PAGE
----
So that’s pretty unlikely, right? I mean if you’re going to start a business or start selling a product of some kind, you probably want a wider base of potential customers. And if you’re going to save the world, you’re probably going to want to start with a larger pool of save-able victims. Jody Allen Crowe’s crusade against fetal alcohol syndrome ultimately amounts to policing pregnant women. It is a crusade to make sure all women remember that, want it or not, they’re the bearers of the next generation and should not even think about selfishly enjoying themselves before they’ve done everything possible to protect the babies they might have some day. But not only that, he wants women to remember that they’re too stupid to do it on their own, because he can’t even imagine a single possible way to know whether you’re damaging a baby without constant reminders every time you have to take a piss that you might be pregnant. Jody didn’t bother to consider what women might already know or be capable of. In Jody’s mind, he’s pretty sure that he just saved the next generation of children from their stupid, bumbling moms. That’s some nice sexism, Jody.


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Harrod’s gender neutral toy store

Check out the pictures here.  They’re really something.

Have you looked?  Good.  Let’s discuss.

The designer had some inevitable challenges.  How does one approach the basic design of a gender neutral toy store?  Where colors like pink and purple are unambiguously coded feminine, colors like blue and green are considered neutral, regardless of the fact that masculine-coded toys are often in these colors.  While blue and green often show up in girls’ toys and fashion (in stark contrast to the conspicuous lack of pink/purple in boys’ clothes), a bluegreen store would be noticeably absent any sort of feminine influence.  It would represent the forced eviction of all things feminine.  A toy store designer would be hard pressed to design a store that was not coded feminine and also not coded feminine-exclusionary.  We’re left with red, orange, yellow, black, and brown.  Red, orange, and yellow are hard on the eyes and would make the place look like a McDonald’s.  Black and brown don’t present a lot of possibilities.  However, if you’ve seen the pictures, you already know where this went.  The geniuses at Harrod’s have done wonders, wonders I say, with brown.  And it was amazingly ineffective.  Apparently nobody informed the toy manufacturers.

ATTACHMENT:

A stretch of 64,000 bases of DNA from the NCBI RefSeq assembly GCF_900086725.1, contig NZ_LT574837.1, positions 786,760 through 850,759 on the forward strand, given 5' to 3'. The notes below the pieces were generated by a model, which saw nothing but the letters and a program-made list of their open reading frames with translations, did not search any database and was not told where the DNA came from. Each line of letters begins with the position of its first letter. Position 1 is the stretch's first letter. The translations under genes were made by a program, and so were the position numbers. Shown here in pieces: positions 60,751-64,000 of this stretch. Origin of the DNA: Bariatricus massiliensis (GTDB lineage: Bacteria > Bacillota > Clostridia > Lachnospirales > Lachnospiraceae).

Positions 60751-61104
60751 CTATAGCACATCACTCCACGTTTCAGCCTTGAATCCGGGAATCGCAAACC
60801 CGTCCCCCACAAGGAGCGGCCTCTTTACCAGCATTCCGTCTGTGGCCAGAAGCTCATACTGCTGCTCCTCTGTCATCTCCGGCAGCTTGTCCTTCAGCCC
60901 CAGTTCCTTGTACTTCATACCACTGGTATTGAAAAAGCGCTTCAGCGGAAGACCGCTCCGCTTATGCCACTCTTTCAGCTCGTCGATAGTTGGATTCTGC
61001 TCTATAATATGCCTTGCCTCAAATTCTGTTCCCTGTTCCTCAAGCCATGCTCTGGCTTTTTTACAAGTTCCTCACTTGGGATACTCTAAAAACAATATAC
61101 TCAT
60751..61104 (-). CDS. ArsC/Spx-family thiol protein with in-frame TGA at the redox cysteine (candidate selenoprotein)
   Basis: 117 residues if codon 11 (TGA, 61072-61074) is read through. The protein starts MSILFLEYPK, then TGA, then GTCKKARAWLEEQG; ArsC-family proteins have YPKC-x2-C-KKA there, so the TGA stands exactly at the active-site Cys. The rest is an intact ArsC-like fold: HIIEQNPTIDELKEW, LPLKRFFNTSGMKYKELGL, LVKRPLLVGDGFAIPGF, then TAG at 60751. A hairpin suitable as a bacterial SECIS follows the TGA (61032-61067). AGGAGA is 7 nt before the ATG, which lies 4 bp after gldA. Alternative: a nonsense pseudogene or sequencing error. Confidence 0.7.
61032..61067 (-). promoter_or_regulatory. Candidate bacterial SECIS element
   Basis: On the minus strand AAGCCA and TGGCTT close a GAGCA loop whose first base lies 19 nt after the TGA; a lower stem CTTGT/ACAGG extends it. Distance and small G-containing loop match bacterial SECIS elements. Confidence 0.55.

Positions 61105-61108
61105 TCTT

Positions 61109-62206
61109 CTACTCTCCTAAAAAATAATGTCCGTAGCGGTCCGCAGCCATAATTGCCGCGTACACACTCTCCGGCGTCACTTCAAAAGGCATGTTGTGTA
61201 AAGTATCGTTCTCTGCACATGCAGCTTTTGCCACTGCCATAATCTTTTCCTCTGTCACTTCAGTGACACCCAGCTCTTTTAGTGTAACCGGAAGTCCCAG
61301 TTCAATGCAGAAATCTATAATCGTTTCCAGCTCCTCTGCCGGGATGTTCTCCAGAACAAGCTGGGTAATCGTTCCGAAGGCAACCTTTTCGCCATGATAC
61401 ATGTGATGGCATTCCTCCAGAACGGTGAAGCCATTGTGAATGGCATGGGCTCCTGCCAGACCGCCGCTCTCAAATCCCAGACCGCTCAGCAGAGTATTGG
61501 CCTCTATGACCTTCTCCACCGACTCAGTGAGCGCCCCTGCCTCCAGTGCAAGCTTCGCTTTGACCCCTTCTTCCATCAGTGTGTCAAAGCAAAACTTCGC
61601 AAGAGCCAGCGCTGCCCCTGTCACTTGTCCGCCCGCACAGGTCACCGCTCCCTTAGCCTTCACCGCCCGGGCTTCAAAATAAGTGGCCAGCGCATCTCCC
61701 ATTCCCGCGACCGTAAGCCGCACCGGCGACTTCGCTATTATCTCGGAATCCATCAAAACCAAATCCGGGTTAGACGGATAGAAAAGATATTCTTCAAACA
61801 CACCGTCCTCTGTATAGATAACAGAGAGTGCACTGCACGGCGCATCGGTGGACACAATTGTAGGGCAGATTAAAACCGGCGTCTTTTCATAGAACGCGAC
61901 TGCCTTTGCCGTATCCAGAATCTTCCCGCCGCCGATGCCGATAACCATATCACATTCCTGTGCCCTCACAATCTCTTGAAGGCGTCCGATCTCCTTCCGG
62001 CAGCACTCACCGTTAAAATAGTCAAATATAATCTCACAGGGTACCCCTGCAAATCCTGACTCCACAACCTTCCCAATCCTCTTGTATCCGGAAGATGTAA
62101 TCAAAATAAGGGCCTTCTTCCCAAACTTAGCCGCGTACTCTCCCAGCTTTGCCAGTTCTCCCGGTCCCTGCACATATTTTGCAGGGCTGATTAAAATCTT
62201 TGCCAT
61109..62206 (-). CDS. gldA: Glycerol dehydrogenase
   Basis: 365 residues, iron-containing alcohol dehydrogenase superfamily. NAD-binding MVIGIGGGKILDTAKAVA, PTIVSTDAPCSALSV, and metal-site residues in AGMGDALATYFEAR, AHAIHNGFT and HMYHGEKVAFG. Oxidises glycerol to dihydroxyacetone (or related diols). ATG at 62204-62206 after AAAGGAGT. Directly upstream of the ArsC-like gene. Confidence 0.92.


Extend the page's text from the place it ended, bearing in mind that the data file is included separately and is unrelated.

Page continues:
But forget about colors.  How would a gender neutral toy store affect the parents and children within?  Wonderfully, I would hope.  It would provide an ethical place to shop for forward-thinking parents who want their daughters to grow up into a world where she can expect equal wages for equal work, where her potential rapists were persecuted when they committed their crimes without anyone asking her what she did to cause it, and maybe even where the small things in life, like chores and career were divided equally between her and her likely male potential partners.  It would be a haven for socially aware parents who desire to put their money behind bringing up sons who will grow not to see women as sexual objects and domestic servants, but equal people, for parents who don’t believe it’s necessary to raise boys to be antisocial to survive.  It’s too much to ask of a toy store, to be sure, but childhood is arguably where these messages begin.  A gender neutral toy store would be a great place to find toys like tea sets and doll houses that weren’t so heavily coded feminine as to dash any possibility of boys wanting to play with them.  It would be a wonderful place to find race cars and erector sets and building blocks that weren’t so heavily coded masculine as to leave the girls wondering what the other girls and boys might think if she were seen with them.  That would be a wonderful store.  This Harrod’s isn’t it.  The tea sets and dress-up garb are frilly and pink.  The hot wheels and legos are blue.  Apparently nobody informed the toy manufacturers.

Harrod’s toy store is not gender neutral.  Sorry, folks.  It tried.  It put the pink things next to the blue things and in some cases it mixed them all up.  Hopefully this will allow brave little girls the opportunity at least to browse toys she never would have had the chance to browse at her leisure and fondle. Perhaps she’ll pick a few up.  It might encourage some fresh-faced boys to try out this thing called playing house.  It might.  But most kids go to toy stores following the television shows and commercials that advertised the products.  And nobody informed the toy manufacturers.